A spokesman for the Senate Democrats informed YNN’s Kaitlyn Ross all 32 members of the majority conference will be heeding Gov. David Paterson’s call to remain in Albany for five days next week in hopes of finally getting a budget deal.

Schneiderman

Ross reports the spokesman, Austin Shafran, was quite emphatic in his use of the word “all,” which would include Sen. Eric Schneiderman, the one member of the conference who has some serious skin in the convention game.

Schneiderman is one of five Democrats vying for the office AG Andrew Cuomo is expected to vacate to run for governor this fall. He’s not the only state lawmaker in the field. Assembly Richard Brodsky is running, too.

Both lawmakers would be forced to be in Albany for five days next week if Paterson makes good on his pledge to call special sessions on Thursday and Friday – convention or no convention. (The governor walked that threat back a bit after this morning’s Red Room leaders meeting).

So far, Assembly Speaker Sheldon Silver hasn’t said whether he will be keeping his members in Albany next week.
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Coffey Raises On Cuomo’s Wall Street Probe

Democratic AG hopful Sean Coffey sent a fundraising appeal to supporters today that references AG Andrew Cuomo’s probe of whether Wall Street banks misled credit agencies on mortgage-backed securities, citing this as “a central issue” for whomever suceeds the would-be governor as New York’s top attorney.

“I am the most qualified, prepared and willing to root out corruption in our complex financial system,” Coffey argues in the e-mail. “I am ready to deliver for you.”

The plea includes links to Coffey’s recent appearances on Bloomberg TV (during which he talked up Cuomo’s investigation, while also noting he couldn’t go into much detail because he might inherit the case) and NY1.

To demonstrate the seriousness of his campaign, Coffey, a political newcomer, said last month that he would invest $2 million of his own money in his statewide bid. He reported having $1.5 million on hand in the Jan. 15 financial filing.
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Critics Question Rice’s Drug Law Reform Record

Here are the videos that accompany my DN column today about critics of Nassau County DA Kathleen Rice accusing her of flip-flopping on a touchstone issue for liberals – Rockefeller Drug Law reform.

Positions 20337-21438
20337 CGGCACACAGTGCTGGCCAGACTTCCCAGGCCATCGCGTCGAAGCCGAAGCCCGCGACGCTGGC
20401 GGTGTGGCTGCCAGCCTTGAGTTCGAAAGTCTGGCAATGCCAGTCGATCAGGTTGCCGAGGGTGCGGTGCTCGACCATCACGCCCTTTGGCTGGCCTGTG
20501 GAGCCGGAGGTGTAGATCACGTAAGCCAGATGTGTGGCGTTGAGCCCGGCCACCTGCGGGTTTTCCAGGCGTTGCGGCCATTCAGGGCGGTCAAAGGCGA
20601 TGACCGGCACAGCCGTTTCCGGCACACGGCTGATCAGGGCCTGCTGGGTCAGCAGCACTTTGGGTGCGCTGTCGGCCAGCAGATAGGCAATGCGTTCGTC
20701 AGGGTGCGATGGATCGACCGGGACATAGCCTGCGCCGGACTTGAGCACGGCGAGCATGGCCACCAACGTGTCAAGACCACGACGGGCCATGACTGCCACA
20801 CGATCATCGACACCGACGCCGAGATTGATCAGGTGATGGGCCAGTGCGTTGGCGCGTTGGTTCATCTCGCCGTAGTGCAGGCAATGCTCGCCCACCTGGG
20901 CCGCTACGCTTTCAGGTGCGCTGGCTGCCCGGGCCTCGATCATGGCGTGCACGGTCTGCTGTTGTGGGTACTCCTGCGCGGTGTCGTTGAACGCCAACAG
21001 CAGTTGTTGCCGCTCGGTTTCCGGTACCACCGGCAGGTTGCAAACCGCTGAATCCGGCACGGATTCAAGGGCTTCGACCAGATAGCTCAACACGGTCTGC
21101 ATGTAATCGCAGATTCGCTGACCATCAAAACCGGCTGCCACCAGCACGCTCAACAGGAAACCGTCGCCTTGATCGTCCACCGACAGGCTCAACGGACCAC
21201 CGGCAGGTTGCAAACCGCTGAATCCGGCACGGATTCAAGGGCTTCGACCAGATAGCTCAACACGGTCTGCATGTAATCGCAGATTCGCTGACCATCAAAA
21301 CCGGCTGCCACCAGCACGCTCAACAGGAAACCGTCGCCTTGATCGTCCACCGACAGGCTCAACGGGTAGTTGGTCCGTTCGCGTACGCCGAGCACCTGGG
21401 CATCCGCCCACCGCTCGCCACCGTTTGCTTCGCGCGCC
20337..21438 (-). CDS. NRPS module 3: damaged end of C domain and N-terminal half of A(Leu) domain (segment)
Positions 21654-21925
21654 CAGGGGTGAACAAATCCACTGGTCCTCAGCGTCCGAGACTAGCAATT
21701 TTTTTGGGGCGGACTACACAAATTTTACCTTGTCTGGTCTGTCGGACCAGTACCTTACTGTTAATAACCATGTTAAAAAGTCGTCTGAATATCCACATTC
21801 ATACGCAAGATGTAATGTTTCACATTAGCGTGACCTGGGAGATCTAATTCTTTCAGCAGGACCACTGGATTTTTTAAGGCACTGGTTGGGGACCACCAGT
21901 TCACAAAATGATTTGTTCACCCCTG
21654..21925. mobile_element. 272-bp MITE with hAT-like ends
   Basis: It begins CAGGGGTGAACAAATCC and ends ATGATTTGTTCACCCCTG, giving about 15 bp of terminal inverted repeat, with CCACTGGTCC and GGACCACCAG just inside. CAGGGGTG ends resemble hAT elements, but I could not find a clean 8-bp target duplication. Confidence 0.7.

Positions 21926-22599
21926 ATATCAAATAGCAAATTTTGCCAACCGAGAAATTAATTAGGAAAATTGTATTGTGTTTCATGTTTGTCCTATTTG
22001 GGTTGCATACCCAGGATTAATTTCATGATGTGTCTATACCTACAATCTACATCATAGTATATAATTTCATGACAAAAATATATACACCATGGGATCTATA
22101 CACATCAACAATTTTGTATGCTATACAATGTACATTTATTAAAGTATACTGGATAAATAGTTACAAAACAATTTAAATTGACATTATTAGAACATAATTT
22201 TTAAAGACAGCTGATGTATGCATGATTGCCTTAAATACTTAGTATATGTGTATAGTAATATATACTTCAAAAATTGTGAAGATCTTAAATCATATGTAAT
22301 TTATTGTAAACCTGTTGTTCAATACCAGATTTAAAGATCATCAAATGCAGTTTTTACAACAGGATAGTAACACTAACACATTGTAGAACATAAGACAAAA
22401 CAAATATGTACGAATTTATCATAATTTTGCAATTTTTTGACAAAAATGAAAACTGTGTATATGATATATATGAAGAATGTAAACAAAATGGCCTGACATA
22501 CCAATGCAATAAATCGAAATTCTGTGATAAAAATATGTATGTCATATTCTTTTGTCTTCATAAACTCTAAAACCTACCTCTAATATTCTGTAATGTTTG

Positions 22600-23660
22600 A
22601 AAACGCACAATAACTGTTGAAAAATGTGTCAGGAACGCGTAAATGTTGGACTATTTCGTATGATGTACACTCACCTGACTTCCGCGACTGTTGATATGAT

The first is from a May 6 AG candidates forum sponsored by Brown Memorial Baptist Church, Central Brooklyn Independent Democrats, District Leader Olanike Alabi, and the 57th Assembly District Democratic Organization.

The clip depicts Assemblyman Richard Brodsky accusing Rice of opposing drug law reform – a claim she calls a “complete falsehood.” Brodsky shoots back that he has the letter on which her name appears in opposition to the 2009 reform in his briefcase – in case anyone was interested in perusing it. (No word on if there were takers.

What Brodsky was referring to was actually a series of press releases from the state DAs Association, which vehemently opposed, and lobbied to block, drug law reform both in 2004 when the first changes were signed into law by then-Gov. George Pataki and 2009, when the latest round was included as part of Gov. David Paterson’s budget proposal.

Ironically, Republican Staten Island DA Dan Donovan, who announced his AG candidacy yesterday, headed the association at the time. Rice was on the Board of Directors.
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Coffey Comes Out Swinging For Donovan

Democratic AG hopeful Sean Coffey welcomed Staten Island DA Dan Donovan to the race today with a strongly-worded statement that deems the Republican “ill-prepared” to fight public corruption and take on Wall Street.

After a prolonged flirtation with a statewide race, Donovan formally announced his candidacy in Lower Manhattan this morning with Mayor Bloomberg by his side.